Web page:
I first presented the work of Heinz Breloh (1940-2001) in my gallery in 1991. To give insights into his sculptural approach, pieces from different work groups will be exhibited. A sequence of photographs in which Manfred Förster documented the creation of the life-sizes for a show at the Kunstmuseum Magdeburg in 1995 reveals Breloh's performative working method. A basic feature in his cross-media oeuvre is the theme of figural presence and absence.
Hans-Jürgen Hafner (Kunstverein Düsseldorf) on the topicality of Heinz Breloh's work:
"Owing less to immediacy than to the artistically consistent dealing with mediality and constructedness, the quality of Breloh's works is based on how they unite aspects of direct presence and theatricality within the sculpture. What may fit in well with this is the fact that the artist - after his pronouncedly 'classic' sculpture studies (under Gustav Seitz 1961-1963 in Hamburg and Fritz Wotruba 1964-1968 in Vienna) - in the late 1960s turned to experimental working methods. Breloh's pieces from this period open themselves to the then-'new' media, photography and video, and additionally expand into the field of performance, happenings and installations. Photography, here, has a documentary function, but Breloh also creates media-reflexive pieces staged for photographic depiction.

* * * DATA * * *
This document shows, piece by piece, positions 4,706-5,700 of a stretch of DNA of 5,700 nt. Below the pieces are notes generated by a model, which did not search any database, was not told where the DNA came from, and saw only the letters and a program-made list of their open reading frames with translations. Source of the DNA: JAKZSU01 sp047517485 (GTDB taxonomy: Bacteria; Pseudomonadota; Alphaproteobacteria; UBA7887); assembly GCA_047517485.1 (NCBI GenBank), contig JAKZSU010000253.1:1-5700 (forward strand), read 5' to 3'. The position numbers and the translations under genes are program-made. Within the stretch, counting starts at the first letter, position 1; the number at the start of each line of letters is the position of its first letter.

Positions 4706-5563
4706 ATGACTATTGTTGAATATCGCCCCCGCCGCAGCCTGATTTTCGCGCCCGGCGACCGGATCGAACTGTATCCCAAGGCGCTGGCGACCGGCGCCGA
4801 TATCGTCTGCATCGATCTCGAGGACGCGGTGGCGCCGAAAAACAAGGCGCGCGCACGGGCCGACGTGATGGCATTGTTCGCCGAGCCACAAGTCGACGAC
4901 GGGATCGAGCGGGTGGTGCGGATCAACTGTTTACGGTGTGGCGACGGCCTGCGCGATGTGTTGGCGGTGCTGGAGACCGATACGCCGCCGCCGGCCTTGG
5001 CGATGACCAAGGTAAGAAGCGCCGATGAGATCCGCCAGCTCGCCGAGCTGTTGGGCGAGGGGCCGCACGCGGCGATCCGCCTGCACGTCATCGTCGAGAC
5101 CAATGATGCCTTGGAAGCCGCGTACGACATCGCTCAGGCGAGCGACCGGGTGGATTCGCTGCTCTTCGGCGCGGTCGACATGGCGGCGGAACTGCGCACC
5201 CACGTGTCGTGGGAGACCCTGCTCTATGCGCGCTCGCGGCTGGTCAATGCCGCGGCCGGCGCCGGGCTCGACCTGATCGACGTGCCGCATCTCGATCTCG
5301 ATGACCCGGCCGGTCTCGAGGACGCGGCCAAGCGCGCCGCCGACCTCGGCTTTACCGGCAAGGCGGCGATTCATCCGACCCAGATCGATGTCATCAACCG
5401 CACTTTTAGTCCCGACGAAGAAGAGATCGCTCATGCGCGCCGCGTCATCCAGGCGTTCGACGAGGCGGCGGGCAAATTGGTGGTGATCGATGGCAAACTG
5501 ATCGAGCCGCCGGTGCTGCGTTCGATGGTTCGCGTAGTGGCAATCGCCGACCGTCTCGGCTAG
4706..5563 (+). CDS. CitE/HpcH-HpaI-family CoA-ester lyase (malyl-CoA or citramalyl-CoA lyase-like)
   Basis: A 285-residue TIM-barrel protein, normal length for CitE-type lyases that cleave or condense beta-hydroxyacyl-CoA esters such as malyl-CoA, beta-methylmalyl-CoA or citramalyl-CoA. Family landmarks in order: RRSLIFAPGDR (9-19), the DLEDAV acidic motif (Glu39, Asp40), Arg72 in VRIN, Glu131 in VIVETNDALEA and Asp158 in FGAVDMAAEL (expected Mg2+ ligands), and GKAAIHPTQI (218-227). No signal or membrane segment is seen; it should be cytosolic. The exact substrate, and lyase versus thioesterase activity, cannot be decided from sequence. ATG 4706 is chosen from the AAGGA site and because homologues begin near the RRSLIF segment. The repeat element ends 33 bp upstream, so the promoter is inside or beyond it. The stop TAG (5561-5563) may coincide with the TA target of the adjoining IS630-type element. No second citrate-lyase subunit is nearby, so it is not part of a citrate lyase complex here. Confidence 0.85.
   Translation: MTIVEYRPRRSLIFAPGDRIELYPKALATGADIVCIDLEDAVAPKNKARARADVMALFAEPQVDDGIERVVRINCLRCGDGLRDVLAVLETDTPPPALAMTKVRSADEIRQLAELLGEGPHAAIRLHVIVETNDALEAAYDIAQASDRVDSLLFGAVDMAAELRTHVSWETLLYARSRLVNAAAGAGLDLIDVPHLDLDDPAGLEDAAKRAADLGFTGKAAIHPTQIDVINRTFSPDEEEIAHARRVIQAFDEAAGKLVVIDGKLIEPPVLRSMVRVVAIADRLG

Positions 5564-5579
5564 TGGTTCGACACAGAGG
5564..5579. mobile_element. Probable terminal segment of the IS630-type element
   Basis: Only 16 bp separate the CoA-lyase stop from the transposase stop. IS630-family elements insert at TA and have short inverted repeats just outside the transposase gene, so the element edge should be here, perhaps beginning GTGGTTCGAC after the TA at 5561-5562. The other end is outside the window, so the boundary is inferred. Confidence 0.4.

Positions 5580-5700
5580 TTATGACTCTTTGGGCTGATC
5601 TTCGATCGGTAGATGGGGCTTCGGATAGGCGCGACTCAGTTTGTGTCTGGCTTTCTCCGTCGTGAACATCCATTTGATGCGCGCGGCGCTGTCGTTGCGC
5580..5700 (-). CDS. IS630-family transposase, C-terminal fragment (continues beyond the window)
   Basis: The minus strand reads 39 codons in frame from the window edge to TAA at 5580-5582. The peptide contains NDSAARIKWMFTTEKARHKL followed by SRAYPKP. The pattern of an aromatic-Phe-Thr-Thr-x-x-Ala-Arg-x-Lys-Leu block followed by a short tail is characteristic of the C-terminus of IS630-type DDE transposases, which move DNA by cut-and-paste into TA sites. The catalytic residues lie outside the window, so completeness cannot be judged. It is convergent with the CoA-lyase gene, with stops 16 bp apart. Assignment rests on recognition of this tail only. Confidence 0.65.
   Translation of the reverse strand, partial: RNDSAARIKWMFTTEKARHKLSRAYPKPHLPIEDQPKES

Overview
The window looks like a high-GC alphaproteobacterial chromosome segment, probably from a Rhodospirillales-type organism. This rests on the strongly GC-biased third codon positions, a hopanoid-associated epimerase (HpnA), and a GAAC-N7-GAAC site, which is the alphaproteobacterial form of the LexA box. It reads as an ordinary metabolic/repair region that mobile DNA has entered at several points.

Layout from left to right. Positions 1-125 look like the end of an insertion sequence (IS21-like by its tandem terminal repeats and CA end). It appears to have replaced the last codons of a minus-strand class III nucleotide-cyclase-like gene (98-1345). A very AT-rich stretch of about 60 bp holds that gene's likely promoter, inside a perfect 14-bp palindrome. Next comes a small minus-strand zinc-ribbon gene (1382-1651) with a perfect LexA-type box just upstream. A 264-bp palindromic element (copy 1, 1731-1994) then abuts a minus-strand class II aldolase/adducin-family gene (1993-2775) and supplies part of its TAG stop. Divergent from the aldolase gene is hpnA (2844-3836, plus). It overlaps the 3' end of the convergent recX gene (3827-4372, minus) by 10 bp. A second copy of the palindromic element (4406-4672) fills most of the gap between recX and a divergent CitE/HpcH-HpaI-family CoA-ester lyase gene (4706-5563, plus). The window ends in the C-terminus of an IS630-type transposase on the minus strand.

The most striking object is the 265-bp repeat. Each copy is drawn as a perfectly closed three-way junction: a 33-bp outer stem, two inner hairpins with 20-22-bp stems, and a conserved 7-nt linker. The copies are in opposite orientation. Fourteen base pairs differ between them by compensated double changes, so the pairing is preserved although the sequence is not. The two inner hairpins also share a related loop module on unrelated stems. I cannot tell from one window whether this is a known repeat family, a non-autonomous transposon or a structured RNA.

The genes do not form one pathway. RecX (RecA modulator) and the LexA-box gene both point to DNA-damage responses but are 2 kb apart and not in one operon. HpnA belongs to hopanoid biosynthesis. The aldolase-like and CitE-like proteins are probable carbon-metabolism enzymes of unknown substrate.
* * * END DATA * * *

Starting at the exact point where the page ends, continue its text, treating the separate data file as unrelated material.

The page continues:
What helps recognising the topicality of this artistic approach is to discover his sculptures as a grandiose achievement of synthesis in the impressive intensity of Breloh's works, and to reconstruct - behind their gesture of authenticity and directness, which is maintained even in the bronze casts of his sculptures kneaded into and rubbed out of the modelling clay and shaped in a dance-like way into sculptures - an indeed highly specific form of mediality using sculpture as an example, so to say. Heinz Breloh always also theoretically reflected upon his profoundly conceptual understanding of sculpture. A note in his notebook "für Krimhild" (1988) reads: 'Choreography is the geometry that starts to live when being performed; it then loses its unconditionality and totalitarian claim. Rationality and organicity merge to an adventure.'" (from: Hans-Jürgen Hafner, Zum Medium machen, June 2012)